And so it begins: Gigabyte quietly launched an AI motherboard with built in surge protection and support for four dual-slot GPUs — so could AI generate the same sort of frenzy as Bitcoin mining?

(Image credit: Gigabyte)

Gigabyte recently announced something pretty incredible: the TRX50 AI TOP (trillions of operations per second), a new motherboard that is specifically designed to train and fine tune AI locally.

The company says it designed the TRX50 to help utilise the maximum capacity of your CPU, GPU, memory, and SSD. With the right hardware, the company says it can support up to 236B-parameter large language models (LLMs) of AI training and fine-tuning, all on-device, which can be helpful for privacy and security. 

The TRX50 is designed to work with AMD's Threadripper and Threadripper Pro CPUs, so some of the most high-end parts on the market, unsurprisingly. The E-ATX board has four PCIe x16 slots, four NVMe M.2 slots, eight DIMM slots, two 10 Gbps Ethernet interfaces, WiFi 7 via a Qualcomm QCNCM865 module, and more. There's also surge protection to make sure things don't get too crazy.

Get on OpenAI's level 

Training up LLMs is notoriously tricky and resource-intensive, which is one of the reasons that OpenAI and its startup rivals are raising hundreds of millions of dollars right now. To this end, Gigabyte provides a helpful UI alongside new workflows and  real-time progress monitoring.

The TRX50 supports many of the top open-source models out there, with a special focus on models aimed at beginners. The AI TOP Tutor can also offer advice on how to set up, tweak, and generally play with a model out of the box.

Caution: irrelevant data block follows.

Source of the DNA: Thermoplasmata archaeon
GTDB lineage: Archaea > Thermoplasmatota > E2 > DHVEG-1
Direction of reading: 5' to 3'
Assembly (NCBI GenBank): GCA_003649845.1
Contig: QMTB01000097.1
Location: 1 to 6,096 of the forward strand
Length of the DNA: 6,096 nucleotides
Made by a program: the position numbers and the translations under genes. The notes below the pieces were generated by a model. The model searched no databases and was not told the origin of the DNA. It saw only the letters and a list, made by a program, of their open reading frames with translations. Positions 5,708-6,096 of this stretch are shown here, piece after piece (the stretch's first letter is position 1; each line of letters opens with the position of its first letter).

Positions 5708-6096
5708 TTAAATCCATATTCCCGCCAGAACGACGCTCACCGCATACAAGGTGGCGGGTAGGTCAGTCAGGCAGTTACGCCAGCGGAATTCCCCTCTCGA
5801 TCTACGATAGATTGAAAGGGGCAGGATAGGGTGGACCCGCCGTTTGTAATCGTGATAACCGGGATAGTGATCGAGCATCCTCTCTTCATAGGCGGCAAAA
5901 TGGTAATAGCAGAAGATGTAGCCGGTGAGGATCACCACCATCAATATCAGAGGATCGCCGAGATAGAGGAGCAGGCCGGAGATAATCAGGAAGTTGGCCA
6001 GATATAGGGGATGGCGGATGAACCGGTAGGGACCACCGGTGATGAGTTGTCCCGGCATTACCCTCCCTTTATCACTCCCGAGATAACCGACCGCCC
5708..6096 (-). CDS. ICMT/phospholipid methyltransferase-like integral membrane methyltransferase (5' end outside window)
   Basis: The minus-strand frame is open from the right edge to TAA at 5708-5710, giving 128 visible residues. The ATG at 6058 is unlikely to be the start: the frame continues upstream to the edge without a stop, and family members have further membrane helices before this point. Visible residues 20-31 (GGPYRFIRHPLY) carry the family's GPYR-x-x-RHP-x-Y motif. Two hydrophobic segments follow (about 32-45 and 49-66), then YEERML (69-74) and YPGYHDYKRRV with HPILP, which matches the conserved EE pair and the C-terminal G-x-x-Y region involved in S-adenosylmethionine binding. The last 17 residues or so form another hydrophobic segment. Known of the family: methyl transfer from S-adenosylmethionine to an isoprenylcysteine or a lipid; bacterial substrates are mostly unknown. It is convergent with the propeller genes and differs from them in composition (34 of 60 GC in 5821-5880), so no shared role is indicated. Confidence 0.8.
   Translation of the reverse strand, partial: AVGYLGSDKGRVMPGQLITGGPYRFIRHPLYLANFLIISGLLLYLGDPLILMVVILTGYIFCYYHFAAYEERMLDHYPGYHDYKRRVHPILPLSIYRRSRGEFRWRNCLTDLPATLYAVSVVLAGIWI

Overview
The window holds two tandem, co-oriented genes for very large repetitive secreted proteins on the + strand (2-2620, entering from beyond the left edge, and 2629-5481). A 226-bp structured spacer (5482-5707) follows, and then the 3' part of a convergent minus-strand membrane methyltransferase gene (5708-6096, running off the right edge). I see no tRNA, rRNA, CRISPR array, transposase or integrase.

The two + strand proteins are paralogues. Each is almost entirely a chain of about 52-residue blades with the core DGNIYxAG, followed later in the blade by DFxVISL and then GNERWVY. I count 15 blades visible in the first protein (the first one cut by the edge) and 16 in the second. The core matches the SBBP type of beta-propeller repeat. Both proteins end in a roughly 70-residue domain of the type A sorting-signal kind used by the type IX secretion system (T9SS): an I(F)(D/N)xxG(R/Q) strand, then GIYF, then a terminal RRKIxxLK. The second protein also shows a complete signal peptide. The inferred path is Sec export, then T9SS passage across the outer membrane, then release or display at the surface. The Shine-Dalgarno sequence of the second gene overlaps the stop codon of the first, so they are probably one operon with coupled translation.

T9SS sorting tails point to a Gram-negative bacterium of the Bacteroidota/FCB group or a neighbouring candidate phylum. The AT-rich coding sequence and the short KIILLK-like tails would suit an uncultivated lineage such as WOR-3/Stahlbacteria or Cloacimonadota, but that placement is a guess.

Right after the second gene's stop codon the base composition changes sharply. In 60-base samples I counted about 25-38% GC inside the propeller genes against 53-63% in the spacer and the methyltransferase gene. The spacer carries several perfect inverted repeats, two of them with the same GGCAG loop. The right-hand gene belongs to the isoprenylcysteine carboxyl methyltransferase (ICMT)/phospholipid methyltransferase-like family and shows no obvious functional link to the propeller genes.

On top of these, Gigabyte also offers other DIY-friendly features, like EZ-Debug Zone to help debug LEDs and control buttons, the WIFI EZ-Plug design to consolidate Wi-Fi antenna plugs, and more.

Democratizing AI training 

Apple M4 chip

(Image credit: Apple)

Like Bitcoin mining of the past few years, it's hard not to see the AI frenzy as following a similar pattern of huge buzz and excitement. Of course, crypto is predominantly about the value of coins rising, so there are key differences, but the hardware needs are pretty similar. 

Many of the Nvidia GPUs and various CPUs from different manufactures that found their way into bitcoin mining operations are now being repurposed towards AI, which has coincided with a general reduction in interest and investment in crypto as a sector. 

While Gigabyte is a big name, the TRX50 is clearly a very niche product. On a boarder scale, Apple has been building its M-series laptops to handle a lot of AI-related workloads, including training, and the M4 chip comes with a variety of AI features. 


Max Slater-Robins has been writing about technology for nearly a decade at various outlets, covering the rise of the technology giants, trends in enterprise and SaaS companies, and much more besides. Originally from Suffolk, he currently lives in London and likes a good night out and walks in the countryside.